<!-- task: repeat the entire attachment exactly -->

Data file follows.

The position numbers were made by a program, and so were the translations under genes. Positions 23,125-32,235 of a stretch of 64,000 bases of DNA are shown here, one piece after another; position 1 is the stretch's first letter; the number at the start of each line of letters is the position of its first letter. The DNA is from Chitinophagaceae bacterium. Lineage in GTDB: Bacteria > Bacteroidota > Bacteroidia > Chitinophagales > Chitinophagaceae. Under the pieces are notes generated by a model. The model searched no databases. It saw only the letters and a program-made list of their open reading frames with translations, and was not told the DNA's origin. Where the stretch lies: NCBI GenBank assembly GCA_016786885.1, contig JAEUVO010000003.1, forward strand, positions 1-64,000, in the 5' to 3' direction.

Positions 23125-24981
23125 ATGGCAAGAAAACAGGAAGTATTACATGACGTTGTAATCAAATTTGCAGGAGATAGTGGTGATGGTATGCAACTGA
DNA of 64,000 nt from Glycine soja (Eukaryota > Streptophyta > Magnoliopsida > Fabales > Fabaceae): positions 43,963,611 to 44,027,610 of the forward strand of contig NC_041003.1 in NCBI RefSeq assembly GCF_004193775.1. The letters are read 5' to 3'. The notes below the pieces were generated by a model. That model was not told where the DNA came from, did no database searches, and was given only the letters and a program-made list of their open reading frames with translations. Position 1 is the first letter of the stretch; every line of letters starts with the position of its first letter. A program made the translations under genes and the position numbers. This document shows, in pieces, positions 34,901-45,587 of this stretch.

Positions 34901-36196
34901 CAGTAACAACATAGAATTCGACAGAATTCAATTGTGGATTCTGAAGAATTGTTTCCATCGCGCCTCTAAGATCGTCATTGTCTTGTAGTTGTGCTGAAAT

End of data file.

The position numbers were made by a program, and so were the translations under genes. Positions 23,125-32,235 of a stretch of 64,000 bases of DNA are shown here, one piece after another; position 1 is the stretch's first letter; the number at the start of each line of letters is the position of its first letter. The DNA is from Chitinophagaceae bacterium. Lineage in GTDB: Bacteria > Bacteroidota > Bacteroidia > Chitinophagales > Chitinophagaceae. Under the pieces are notes generated by a model. The model searched no databases. It saw only the letters and a program-made list of their open reading frames with translations, and was not told the DNA's origin. Where the stretch lies: NCBI GenBank assembly GCA_016786885.1, contig JAEUVO010000003.1, forward strand, positions 1-64,000, in the 5' to 3' direction.

Positions 23125-24981
23125 ATGGCAAGAAAACAGGAAGTATTACATGACGTTGTAATCAAATTTGCAGGAGATAGTGGTGATGGTATGCAACTGA
DNA of 64,000 nt from Glycine soja (Eukaryota > Streptophyta > Magnoliopsida > Fabales > Fabaceae): positions 43,963,611 to 44,027,610 of the forward strand of contig NC_041003.1 in NCBI RefSeq assembly GCF_004193775.1. The letters are read 5' to 3'. The notes below the pieces were generated by a model. That model was not told where the DNA came from, did no database searches, and was given only the letters and a program-made list of their open reading frames with translations. Position 1 is the first letter of the stretch; every line of letters starts with the position of its first letter. A program made the translations under genes and the position numbers. This document shows, in pieces, positions 34,901-45,587 of this stretch.

Positions 34901-36196
34901 CAGTAACAACATAGAATTCGACAGAATTCAATTGTGGATTCTGAAGAATTGTTTCCATCGCGCCTCTAAGATCGTCATTGTCTTGTAGTTGTGCTGAAAT